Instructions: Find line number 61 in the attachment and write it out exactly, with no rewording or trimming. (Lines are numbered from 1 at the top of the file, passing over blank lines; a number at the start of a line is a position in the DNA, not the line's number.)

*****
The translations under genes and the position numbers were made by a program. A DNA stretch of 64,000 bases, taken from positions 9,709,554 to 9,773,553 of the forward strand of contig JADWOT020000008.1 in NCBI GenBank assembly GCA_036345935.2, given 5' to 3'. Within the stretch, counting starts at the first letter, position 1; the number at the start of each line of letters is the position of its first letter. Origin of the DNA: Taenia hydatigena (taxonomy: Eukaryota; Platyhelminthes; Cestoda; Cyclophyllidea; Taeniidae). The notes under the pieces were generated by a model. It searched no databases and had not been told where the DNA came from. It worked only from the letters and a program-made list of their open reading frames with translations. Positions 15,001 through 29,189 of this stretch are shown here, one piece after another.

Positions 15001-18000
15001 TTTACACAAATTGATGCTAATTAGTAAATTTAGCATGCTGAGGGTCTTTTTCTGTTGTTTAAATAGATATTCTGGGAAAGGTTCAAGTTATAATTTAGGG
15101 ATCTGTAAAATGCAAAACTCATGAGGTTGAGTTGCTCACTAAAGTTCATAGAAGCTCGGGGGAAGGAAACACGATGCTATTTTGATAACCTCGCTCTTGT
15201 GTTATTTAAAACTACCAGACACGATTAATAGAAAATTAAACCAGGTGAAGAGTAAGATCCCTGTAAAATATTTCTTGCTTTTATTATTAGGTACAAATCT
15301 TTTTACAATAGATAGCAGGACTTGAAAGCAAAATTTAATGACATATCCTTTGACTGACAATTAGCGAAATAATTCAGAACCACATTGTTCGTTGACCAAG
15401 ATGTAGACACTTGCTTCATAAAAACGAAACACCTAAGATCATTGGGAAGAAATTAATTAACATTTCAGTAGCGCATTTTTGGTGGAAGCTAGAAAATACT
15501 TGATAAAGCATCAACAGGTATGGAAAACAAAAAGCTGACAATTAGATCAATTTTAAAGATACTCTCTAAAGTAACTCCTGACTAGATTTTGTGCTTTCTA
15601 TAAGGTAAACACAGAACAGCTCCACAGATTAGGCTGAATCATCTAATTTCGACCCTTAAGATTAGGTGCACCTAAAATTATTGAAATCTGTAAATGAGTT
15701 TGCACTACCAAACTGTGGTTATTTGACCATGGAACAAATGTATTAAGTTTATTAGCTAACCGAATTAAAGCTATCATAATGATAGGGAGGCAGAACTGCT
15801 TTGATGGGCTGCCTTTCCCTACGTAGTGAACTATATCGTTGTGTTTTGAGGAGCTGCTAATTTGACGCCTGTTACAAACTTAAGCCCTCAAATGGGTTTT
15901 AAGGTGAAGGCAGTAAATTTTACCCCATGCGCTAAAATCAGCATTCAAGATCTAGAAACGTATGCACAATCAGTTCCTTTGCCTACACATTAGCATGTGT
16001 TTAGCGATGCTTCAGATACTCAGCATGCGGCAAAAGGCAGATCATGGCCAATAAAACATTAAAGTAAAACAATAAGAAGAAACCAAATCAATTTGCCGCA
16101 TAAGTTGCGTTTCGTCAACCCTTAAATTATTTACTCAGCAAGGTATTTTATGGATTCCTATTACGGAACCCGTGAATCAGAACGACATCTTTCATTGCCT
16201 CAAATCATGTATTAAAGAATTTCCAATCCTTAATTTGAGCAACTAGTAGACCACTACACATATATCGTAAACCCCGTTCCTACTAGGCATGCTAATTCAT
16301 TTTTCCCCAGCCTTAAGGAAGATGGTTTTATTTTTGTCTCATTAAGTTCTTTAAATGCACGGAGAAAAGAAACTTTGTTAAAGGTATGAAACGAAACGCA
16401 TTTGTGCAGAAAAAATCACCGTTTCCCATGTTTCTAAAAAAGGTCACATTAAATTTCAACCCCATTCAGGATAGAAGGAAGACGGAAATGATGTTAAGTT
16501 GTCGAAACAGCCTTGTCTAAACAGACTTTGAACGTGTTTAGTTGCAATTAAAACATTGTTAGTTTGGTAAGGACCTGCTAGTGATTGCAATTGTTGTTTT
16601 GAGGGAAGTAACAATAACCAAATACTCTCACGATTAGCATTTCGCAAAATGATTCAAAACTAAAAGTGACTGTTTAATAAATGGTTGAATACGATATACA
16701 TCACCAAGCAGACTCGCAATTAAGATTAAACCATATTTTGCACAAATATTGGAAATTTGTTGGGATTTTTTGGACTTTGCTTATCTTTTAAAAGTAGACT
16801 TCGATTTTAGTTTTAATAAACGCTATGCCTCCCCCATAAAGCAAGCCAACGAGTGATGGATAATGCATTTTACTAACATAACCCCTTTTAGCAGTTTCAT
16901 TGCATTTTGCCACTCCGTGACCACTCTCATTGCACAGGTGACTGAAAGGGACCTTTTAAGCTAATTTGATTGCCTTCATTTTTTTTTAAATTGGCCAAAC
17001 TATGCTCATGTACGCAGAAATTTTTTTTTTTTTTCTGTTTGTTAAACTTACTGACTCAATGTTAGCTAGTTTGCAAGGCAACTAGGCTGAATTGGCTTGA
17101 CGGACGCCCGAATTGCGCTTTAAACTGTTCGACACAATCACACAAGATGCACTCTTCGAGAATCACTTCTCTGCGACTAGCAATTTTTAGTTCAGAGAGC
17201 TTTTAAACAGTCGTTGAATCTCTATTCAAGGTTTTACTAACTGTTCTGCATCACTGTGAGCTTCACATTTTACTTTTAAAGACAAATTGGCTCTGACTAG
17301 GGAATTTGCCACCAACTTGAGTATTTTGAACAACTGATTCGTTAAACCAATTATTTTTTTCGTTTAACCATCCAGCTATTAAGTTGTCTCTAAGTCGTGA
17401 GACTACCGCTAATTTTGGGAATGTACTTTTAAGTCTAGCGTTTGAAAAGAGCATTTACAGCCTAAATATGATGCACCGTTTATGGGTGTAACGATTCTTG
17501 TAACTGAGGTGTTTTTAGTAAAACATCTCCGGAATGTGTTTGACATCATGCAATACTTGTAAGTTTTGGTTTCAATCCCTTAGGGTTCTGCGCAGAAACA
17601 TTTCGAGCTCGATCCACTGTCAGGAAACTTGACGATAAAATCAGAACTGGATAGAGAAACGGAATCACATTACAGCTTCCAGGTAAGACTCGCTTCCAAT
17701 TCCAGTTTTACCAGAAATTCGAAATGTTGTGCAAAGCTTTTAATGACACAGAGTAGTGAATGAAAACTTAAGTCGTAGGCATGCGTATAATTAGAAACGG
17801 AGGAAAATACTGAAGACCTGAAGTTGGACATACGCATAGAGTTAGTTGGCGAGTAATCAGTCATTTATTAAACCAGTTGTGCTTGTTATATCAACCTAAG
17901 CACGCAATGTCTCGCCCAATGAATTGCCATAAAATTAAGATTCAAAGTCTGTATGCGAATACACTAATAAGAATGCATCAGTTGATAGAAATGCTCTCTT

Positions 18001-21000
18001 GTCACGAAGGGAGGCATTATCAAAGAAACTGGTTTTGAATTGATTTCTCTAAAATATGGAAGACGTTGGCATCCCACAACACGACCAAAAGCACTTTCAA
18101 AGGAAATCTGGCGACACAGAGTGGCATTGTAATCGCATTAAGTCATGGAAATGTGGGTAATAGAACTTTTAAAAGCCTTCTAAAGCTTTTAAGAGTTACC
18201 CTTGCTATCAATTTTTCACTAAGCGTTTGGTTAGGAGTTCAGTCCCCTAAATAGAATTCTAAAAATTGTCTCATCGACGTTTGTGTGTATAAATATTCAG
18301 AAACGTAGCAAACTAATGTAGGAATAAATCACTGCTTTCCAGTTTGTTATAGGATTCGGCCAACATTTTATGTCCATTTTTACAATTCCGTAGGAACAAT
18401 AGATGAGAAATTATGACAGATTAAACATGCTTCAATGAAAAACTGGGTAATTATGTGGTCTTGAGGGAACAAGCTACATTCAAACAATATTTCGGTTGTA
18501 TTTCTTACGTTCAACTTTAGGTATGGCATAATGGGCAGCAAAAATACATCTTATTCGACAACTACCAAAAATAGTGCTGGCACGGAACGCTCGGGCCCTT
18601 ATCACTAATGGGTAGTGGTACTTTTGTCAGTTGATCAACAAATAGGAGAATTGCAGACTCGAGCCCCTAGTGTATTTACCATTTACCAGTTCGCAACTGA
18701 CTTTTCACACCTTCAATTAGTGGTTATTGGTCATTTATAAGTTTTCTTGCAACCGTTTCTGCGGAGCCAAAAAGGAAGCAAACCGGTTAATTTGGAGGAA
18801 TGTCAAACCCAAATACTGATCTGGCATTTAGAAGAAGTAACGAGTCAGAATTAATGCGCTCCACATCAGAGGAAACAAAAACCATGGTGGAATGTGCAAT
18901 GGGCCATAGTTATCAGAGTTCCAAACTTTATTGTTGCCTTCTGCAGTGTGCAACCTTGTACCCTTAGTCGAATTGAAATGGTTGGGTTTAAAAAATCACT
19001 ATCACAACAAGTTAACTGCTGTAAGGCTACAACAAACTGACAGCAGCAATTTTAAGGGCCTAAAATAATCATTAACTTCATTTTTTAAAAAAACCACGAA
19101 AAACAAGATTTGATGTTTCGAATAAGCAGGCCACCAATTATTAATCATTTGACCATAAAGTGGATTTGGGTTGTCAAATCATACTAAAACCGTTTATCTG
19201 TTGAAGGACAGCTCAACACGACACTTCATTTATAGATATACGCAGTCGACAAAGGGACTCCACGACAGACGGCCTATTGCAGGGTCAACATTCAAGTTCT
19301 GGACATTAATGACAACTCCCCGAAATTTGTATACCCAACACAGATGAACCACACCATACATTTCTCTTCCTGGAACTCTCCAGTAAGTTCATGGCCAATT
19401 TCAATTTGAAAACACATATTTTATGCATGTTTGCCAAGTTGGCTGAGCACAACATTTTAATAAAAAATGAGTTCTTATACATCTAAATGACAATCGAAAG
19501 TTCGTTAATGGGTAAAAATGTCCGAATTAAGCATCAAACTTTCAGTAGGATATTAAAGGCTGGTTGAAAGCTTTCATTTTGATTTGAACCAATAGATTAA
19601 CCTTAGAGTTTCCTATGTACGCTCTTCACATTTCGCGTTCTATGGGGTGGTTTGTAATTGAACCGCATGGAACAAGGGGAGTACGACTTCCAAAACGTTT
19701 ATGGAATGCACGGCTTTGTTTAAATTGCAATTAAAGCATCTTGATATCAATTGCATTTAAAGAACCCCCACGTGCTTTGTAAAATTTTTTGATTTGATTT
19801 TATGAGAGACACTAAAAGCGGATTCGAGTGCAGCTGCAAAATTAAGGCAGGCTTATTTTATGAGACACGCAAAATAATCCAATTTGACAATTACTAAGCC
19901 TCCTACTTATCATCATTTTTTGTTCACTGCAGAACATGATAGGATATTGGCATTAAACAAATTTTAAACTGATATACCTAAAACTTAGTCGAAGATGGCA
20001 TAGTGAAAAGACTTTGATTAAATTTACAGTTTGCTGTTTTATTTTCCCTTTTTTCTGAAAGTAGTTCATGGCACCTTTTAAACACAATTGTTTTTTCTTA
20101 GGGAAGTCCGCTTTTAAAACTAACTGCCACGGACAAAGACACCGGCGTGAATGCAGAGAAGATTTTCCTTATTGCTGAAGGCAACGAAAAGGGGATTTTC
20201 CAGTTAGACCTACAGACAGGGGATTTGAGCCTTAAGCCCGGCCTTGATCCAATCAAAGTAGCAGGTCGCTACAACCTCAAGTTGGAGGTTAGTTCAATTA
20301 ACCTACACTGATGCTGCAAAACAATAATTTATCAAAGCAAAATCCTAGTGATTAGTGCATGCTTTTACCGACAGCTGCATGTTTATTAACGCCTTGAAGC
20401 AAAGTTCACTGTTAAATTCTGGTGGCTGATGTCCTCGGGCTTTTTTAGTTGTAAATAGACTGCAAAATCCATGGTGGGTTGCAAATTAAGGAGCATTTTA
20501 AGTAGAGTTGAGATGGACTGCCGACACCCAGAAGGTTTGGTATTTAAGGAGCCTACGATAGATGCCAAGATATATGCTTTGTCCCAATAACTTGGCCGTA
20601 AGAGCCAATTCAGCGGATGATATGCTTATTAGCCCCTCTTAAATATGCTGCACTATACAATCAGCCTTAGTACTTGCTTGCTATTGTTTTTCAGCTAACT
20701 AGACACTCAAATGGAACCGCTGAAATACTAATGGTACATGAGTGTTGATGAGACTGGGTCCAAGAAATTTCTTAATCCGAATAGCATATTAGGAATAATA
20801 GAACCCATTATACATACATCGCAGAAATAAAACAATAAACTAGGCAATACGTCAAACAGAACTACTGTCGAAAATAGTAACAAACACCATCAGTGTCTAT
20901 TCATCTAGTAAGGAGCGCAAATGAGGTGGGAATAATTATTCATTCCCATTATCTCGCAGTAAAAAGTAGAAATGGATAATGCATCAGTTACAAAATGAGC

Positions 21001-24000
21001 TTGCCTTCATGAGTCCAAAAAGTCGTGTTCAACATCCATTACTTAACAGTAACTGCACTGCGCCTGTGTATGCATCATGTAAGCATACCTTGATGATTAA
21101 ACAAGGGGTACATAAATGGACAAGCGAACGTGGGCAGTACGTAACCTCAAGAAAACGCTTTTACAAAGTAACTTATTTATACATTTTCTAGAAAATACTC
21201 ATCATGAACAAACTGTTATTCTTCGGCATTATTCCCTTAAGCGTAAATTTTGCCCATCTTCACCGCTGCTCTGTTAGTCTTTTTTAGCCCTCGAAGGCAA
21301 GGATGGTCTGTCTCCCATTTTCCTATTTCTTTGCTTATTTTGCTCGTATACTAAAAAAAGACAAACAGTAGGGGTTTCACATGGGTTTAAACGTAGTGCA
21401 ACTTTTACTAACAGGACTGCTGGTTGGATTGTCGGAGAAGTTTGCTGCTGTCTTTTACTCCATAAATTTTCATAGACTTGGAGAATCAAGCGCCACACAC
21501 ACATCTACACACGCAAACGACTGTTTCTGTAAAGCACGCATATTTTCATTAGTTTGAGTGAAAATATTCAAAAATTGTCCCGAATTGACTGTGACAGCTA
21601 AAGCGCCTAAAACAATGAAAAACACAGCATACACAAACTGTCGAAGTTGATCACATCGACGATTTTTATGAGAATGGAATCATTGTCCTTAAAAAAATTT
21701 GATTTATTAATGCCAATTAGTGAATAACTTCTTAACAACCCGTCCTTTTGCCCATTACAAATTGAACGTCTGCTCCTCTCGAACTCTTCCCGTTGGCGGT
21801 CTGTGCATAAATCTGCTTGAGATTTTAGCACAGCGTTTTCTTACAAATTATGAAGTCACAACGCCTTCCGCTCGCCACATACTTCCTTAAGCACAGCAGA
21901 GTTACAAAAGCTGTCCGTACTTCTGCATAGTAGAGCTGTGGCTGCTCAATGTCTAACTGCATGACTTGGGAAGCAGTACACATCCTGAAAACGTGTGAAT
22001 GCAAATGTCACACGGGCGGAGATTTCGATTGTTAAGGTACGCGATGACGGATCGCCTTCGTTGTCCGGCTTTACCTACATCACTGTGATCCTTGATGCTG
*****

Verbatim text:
20701 AGACACTCAAATGGAACCGCTGAAATACTAATGGTACATGAGTGTTGATGAGACTGGGTCCAAGAAATTTCTTAATCCGAATAGCATATTAGGAATAATA